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Scalloping Under Sail: The Saga of Shell Raiser

Back in late 2014 and early 2015, in my Ask Capt. Gary column, I briefly mentioned that my buddy, Capt. Ed Densieski, and I, had decided to build a sail scalloper. “Why?” some of you asked. Well, we wanted to prove that catching scallops by sail was still viable — that and we’re both married and would rather build boats in our off time! Aside from marital conundrums, environmentally speaking, if the crop was not as plentiful as it once was, dredging by sail rather than motor might actually help things, right? In 1898 some 103,063 bushels of scallops were landed on Long Island. It was worth $49,960 at the time, translating to $1,519,500 in 2018 dollars. Since the brown tide event of 1985, the take has averaged around 3500 bushels a year. There was an unusually high landing of 45,200 bushels in 1994 (this jiggled the average; take out the 1994 haul and you have a 1250 bushels-a-year average). Some more history. Apparently, scalloping started on Long Island’s Peconic Bay in 1857 when locals watched a Connecticut boat dredging just northeast of Robbins Island. The next year, an unnamed New Suffolk resident sent seven gallons of whole scallops (unshucked, in other words) to the Fulton Fish Market, which had no idea what they were. Our unsung hero shipped a box of product to the market at their request, got $3 in return ($111 dollars today) and the rush was on. New Suffolk became the epicenter of scalloping with shucking houses all along the bayfront. In 1896 there were 26 sloops, each operated by two men, with a host of smaller catboats and sharpies, working the bay. By 1907, the number was “around 200” boats, most running three men, with an average catch of 35 bushels a day. In cold weather (the season ran from September to May 1; today’s runs from the first Monday of November to March 31), they stored the shucked meat in snowbanks for later shipment. The state became involved sometime in the early 1900s, ticking off the sloop fishermen (whose boats cost $500) who found themselves in competition — quota wise — with the regular Joe, whose boat cost $15. Needless to say, there were plenty who evaded and avoided the quota, there were conflicts with oystermen (does any of this sound familiar?!), those pesky pirates still came down from Connecticut, and thus we arrive at the post-World War II years, when scalloping was on the rise again. In the 1950s, the state ruled scallops could only be harvested by sail (some would rig a phony sail and cover the outboard with burlap to fake out the three conservation officers and their two helpers ashore). After the 1950s, powerboats were allowed back on the grounds. “In the 1970s and 1980s, during the first few weeks of seasons in which the scallops were abundant, from 300 to 400 boats, mostly driven by outboard motors were harvesting scallops: about 100 in Northwest Harbor, 100 in Orient, and 100 in Flanders Bay (Calf Pasture; now known as the Cow Yard) at the far western end, and some in other parts of the Peconic Bay system. About one-fourth of the 400-500 fishermen were full-time fishermen, while the remainder consisted of part-timers. Harvests were best for about a month, and nearly every fisherman got a full limit. When 2 men were in a boat, 20 bushels could be harvested in 3-4 hours. In succeeding weeks, harvests of 5 bu/person/day were closer to the norm.” So that brings us up to date. Jump a bit ahead and … It’s the winter of 2015 and Capt. Ed and I are harking back to 1857. We’re gonna’ build us a sail scalloper to go after New York State’s Official Shellfish (as then-Governor Mario Cuomo, so declared on August 1, 1988).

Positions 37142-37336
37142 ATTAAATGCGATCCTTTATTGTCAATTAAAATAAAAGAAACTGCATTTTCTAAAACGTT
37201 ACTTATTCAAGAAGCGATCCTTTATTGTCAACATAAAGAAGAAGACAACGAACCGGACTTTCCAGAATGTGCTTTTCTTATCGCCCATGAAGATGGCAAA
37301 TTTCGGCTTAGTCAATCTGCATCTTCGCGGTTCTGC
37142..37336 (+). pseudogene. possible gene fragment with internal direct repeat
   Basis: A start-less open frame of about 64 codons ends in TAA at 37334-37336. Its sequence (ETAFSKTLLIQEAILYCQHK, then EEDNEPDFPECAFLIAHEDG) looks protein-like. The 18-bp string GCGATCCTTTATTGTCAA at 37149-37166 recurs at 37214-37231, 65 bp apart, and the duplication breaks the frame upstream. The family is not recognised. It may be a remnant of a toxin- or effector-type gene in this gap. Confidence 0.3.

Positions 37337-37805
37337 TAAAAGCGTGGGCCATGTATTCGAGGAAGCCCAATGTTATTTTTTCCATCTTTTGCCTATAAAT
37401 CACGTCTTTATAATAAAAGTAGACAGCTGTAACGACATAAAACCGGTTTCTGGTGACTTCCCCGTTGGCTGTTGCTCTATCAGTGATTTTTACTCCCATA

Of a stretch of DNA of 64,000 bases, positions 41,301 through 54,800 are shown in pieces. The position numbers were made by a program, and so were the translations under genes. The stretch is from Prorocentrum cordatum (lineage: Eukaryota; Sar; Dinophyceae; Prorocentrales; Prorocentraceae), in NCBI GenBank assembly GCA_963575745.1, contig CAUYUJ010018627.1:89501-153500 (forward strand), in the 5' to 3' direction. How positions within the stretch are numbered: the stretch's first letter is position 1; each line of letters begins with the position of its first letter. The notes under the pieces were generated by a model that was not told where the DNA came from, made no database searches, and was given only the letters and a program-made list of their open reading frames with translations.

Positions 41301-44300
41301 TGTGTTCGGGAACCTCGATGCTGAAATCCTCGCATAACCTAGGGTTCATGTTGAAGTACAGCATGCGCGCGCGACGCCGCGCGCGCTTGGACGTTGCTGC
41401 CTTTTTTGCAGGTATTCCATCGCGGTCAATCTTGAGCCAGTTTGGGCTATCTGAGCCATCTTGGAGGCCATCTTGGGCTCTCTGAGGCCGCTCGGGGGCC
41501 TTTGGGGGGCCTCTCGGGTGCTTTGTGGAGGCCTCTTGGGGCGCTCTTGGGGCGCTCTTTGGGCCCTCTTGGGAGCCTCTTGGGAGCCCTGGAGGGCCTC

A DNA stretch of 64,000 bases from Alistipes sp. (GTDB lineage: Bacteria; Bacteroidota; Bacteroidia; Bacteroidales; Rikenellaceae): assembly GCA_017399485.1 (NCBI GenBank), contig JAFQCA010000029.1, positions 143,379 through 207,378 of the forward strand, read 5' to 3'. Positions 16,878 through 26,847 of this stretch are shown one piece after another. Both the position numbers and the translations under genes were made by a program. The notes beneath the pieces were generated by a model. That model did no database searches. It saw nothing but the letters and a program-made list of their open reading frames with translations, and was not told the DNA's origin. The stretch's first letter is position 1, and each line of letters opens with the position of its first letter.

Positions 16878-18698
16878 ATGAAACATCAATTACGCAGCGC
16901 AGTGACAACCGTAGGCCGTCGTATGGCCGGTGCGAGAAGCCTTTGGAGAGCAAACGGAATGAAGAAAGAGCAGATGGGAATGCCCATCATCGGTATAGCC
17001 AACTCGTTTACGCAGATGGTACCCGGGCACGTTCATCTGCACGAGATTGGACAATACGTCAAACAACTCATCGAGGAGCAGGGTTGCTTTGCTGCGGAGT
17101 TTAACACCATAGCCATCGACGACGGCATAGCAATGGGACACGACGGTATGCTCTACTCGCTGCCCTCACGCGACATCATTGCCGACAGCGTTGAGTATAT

Genesis What would become Shell Raiser, was originally an American 26/27, a fractional-rigged sloop with an eight-foot beam and tiller steering. The boats were manufactured from 1979 to 1981 by American Mariner Industries and it - along with numerous others in the company’s line - was designed by Arthur S. Henry. She carries a 1500-pound shoal keel, and that, along with the hull is pretty much all that is left of the boat which became Shell Raiser. We liked her for her nearly vertical sides, which we figured would be ideal for pulling dredges. From Pleasure Boat to Scalloper She was fully rigged when we got her - head, cabin, kitchen, bunks, etc. - so the first steps were gutting her, which took considerably longer than we figured. Eventually (I’ll use the word a lot in this tale) all the deck fastening were drilled out or unscrewed, and with the loan of a friend’s frontend loader, the deck and cockpit piece came off in September 2014. There ensued a lot more salvage work - there were lots of parts and pieces we’d probably need - and then the 2014 scallop season intervened and she sat through the early winter until January 2015, when we finally had her stripped and moved to Ed’s parent’s place and wedged her into the garage, thanks to some nice driving by Kris Luniewski, who also fabricated the dolly for her and would later craft the heftiest bowsprit you’ve ever seen. The boat’s designer patented the concept of building a cavity for the cabin sole into the keel in order to achieve more headroom. Since the top was gone and the interior exposed to the elements, it had filled with water, which was now a single block of ice, and its removal occupied some time. It was the first of many little ‘gotchas’ the conversion would throw our way. But she was now indoors, on her cradle/dolly (that didn’t roll; we’d gone with pneumatic tires and they couldn’t handle the weight), but she was warm and drying out. We had some more de-construction to do, and once done we started on the rails. The boat was going to have sandwiched oak rails and if you’ve ever tried bending oak … well, it doesn’t. We finally made a steamer out of an old metal outboard gas can, a propane burner and some six-inch PVC pipe. If you’re gonna try this here’s a hint: steam will bend PVC, so brace it along its length. The idea was to put a one-inch strip on the exterior with four on the interior, then through-bolt them to stiffen the hull. Once done - it was time and effort consuming work - it was onto the interior. We got some framing done, but time flew by, scallop season ended, spring was nigh and not much work got done on the boat once summer boating season reared its head. Then it was time to get Outlaw — our powered scalloper ready for scallop season 2015-16; mend netting, straighten dredges, check the rigging and go through the cycle again. At different times friends would drop in to chat and get put to work at various jobs. Tom Lassandro was a frequent visitor who always helped, but numerous people, kids (and even wives) stopped by, if not to help, certainly to kibbutz or drop off a piece of sail rigging or sailboat hardware they’d found. All save a few left shaking their heads and inevitably asking, “why?” Slowly but surely things got done, nonetheless. The floor went in, the culling table went on, the mast step was fitted, pumps and plumbing and electrical systems were fashioned and installed, etc., etc. As the annual cycle repeated itself, Ed ended up doing the bulk of the work with only Tom to help. Aside from the seasonal cycle, life intervened now and again, bringing work to a screeching halt sometimes. But Capt. Ed persisted and stayed at it alone much of the time. Nothing like a man with a vision! As the 2018-19 scallop season neared, a sense of urgency rose to get the now-named Shell Raiser, ready for opening day ‘for sure.’ The boat was out of the garage, painted, on her customized-to-her trailer, with just odds and ends - always odds and ends - left to do. We got the mast up in early-October 2018, and she really looked like a proper sailboat. We still had some things to sort out, but by-and-large she was ready to taste saltwater. The Maiden Voyage of Shell Raiser On October 20, 2018, Capt. Ed, me, Leroy Barnes and Kris Luniewski convoyed up and headed east to a Greenport ramp, where we were joined by Dave Cullen for Shell Raiser’s first splash. “Um,” asked I as we raised the mast, figured out how to get the mainsail rigged somewhat properly, and threw gear and dredges aboard, “Does anyone know how to sail?” Turns out my two-year bout with Hobie 18 racing was it, although Ed admitted he’d read a 1940s edition of Chapman’s the night before, and Dave fessed up to watching a video pre-sail. We all agreed with Leroy’s, “Well, no matter how old the Chapman’s was, sailing ain’t changed!” Kris just laughed and shook his head. Nobody was gonna’ miss this. A few little hiccups getting her off the trailer, and lo and behold she was floating at the dock, as pretty as you please. She was sitting a bit above her old waterline (five 200-plus pounders would take care of that), but she was slate-pool-table stable. We looked at each other and Capt. Ed gave a thumbs up … “Well, what’re we waiting for?” While we’d toyed with not having any power aboard, saner heads prevailed, and we motored out pushed by a surprisingly powerful five-horsepower (yes, five) Honda kicker on a bracket. Once away from the ramp, we all looked at each other with looks that brought back to me memories of my jump school days when they first open the door of the plane; everyone’s face is saying the same thing: “Are we really gonna’ do this?” Yup. The mainsail hoisted (we had the jib, but we figured why tempt fate), and the boom’s traveler adjusted (we’d shifted it from the top of the cabin to the very aft of the boat) and Shell Raiser got a taste of the wind blowing out of the west and we were off. I don’t know which one of us was more surprised, but it was grins all around. Paraphrasing Bob Wiley (Bill Murray) in “What About Bob?” … “We’re sailing!” The guys fishing off the Greenport breakwater that day probably got quite a kick watching us trying to master sailing into the forecasted 30-knot-west gusts (and an outgoing tide… you don’t necessarily think of this stuff when you’re a powerboater) and wondering why we were circling mid-channel between the jetty and Shelter Island. Eventually we sorted things out, didn’t cause the ferries to alter course, and actually stayed somewhat even with a $300,000 Beneteau for a couple of minutes (well, maybe that was my imagination). As we neared Conkling Point - we were headed for Brick Cove Marina - we stowed the sail - “stowed” is too nautical a word for what we did - but we did get it down, fired up the trusty Honda and motored into the docks. Yeah, But Can She Scallop? November 5, 2018, was opening day. Me, Ed and Leroy were geared up and on the boat at 0530, headlamps and flashlights aglow; sun-up was 0625. We motored out of the harbor, set the mainsail, killed the motor, and headed for where we planned to scallop. Once there we practiced tacking as we waited for sun up. As the opening bell figuratively tolled, we dropped two dredges (we run eight on Outlaw, which was working the same grounds as us with Kris and his son Arthur aboard) and …well, I’ll be damned! We were dredging for scallops just like the old days. And, damn, if the first haul didn’t actually have scallops in the bag! Yeah, we’ve got a lot to learn about sailing, tacking, not getting hit by that damn boom, putting up the jib, pointing into the wind, and dragging dredges under sail, but we came away six hours later with three bushels of what we’re calling “organic scallops” … no petroleum products were used in getting them! So, yeah, Shell Raiser can scallop for sure. Just like the old days … and it don’t get better than that. And next up are oysters! The source for the historical information in this piece came from: www.allbusiness.com/agriculture-forestry/fishing-hunting-trapping/11897183-1.html#ixzz1XCtsDssP. A video of Shell Raiser’s maiden voyage can be found at: vimeo.com/296509404.